can elevate turbidity to levels well above
400 NTU. Specific conductance, a measurement of the water’s salt content, is
303 uS/cm, a;rming that this area of the
river is primarily fresh water. If significant amounts of seawater reached this
point, conductivity would be greater than
10,000 uS/cm. And at 7. 7, the pH level is
just slightly alkaline and certainly considered safe for fish and other aquatic life.
It’s a new view of the river. And in spelling out these unseen variables so intrinsic
to the character of the river, it o=ers a different category of essential information.
While making sense of the data can require
some e=ort from casual pedestrians, the
real message is that ecological conditions
of the river are always changing. Track-
ing such transitions is important for any
number of reasons. Not the least of these,
explains Stuart Findlay, an aquatic ecolo-
gist at the Cary Institute, is that climate
change will a=ect the river in two major
ways—through water-level rise and the
movement of salt farther upstream.
Walking across a bridge is an exer-
cise that invariably appeals to the human
imagination. And if facts are what feed the
imagination, surely this small cabinet of
ever-changing measurements can lead to
a deeper appreciation of what happens be-
neath the water’s surface.
A break in the clouds allows a moment
of sunlight to play on the scalloped face of
the river below while the display glitters
above like some kind of digital corollary.
If the walkway itself o=ers a broad view of
one of this country’s grandest rivers, this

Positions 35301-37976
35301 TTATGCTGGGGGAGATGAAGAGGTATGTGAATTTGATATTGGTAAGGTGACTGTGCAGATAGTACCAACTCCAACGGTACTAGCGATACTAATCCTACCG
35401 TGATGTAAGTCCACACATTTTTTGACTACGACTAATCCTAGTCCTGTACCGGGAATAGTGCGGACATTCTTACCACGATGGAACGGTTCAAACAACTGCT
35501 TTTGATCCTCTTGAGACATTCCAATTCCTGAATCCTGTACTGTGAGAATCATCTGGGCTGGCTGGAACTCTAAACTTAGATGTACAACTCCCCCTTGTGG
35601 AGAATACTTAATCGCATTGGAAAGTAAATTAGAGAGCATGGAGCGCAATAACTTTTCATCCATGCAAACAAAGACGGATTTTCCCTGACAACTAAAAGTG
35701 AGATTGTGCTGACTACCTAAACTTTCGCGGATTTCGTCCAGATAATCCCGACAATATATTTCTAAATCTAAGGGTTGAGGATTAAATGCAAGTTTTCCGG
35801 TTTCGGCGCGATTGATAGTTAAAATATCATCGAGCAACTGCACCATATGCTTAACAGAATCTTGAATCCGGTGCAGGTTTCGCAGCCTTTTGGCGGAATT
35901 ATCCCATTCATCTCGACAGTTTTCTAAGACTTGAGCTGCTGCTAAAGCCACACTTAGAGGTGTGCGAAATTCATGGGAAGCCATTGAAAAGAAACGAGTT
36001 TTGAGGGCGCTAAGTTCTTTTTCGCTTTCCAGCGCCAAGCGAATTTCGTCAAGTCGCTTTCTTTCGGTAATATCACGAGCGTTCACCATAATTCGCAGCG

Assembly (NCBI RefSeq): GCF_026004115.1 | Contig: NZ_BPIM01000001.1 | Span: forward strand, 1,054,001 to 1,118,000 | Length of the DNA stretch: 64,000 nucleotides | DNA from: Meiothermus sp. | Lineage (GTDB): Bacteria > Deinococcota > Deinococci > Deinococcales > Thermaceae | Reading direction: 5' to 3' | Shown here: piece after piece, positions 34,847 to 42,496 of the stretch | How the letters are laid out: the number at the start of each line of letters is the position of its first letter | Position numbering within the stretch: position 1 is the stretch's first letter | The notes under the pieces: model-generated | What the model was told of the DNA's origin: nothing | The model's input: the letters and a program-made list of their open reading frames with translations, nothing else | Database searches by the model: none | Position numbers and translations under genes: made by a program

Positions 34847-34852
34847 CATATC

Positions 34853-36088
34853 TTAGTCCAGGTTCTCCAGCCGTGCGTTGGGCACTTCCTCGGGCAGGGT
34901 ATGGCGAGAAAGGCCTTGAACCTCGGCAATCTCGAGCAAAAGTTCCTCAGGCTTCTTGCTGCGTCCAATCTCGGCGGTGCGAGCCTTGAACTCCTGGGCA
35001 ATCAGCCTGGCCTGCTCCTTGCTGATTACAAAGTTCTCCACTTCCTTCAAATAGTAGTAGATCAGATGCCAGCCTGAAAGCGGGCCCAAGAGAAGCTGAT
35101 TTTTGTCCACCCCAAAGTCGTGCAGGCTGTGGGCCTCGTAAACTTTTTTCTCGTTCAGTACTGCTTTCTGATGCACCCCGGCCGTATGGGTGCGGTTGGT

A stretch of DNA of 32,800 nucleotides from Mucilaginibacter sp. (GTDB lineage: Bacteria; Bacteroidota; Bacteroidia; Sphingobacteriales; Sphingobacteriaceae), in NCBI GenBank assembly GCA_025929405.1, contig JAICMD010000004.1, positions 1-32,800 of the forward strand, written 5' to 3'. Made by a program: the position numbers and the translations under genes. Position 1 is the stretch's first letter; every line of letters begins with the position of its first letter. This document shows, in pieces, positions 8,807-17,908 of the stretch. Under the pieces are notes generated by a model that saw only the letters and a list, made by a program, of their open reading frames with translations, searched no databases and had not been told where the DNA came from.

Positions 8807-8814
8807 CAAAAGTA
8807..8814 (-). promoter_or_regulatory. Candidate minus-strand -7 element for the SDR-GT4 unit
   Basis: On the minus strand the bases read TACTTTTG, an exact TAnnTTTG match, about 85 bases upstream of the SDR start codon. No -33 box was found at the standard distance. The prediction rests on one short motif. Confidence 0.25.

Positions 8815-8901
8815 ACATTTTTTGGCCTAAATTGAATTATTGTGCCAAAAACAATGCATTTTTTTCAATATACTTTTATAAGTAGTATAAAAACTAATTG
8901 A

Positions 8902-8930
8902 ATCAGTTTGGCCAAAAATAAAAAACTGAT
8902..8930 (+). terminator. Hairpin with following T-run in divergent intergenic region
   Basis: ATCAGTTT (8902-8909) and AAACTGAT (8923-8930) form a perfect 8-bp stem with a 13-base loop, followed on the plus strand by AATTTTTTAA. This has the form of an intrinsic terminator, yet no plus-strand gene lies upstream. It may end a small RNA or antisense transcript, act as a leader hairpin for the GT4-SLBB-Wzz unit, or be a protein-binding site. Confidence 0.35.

steady stream of light-emitting diodes offers us the more elusive details. Call it the
marriage of nature and technology. More
and more, I am certain that as we move
forward, river stewardship is likely to depend on both. A
Akiko Busch is the author of The Incidental
Steward: Reflections on Citizen Science,
and lives in the Hudson Valley.
there Is no collective noun for potatoes, but there should be. A nub of potatoes? An ordinariness of potatoes? A prose
of potatoes? A pod, perhaps. In a Potsdam
park, I stumbled on a pod of potatoes scattered over a stone slab, and I fell straight
into the past. It was the humblest of gravestones, with just three words carved into
it: Friedrich der Grosse. Frederick the Great
asked to be buried without pomp, in the
place where eleven of his beloved greyhounds lay: his grave is as blunt as a spud.
In Potsdam, Germany, and nearby Berlin, you tumble through the present to the
past in an instant. I’ve never known a place
so riddled by, haunted by, touched by, delighted by, and devastated by the past. In
to several Superfund sites, artist and farmer Nolan Calisch salvaged seven tires from the water. A local mechanic helped him deter-investigating the psychology of waste and land use in our culture. Photographs by Nolan Calisch and Nina Montenegro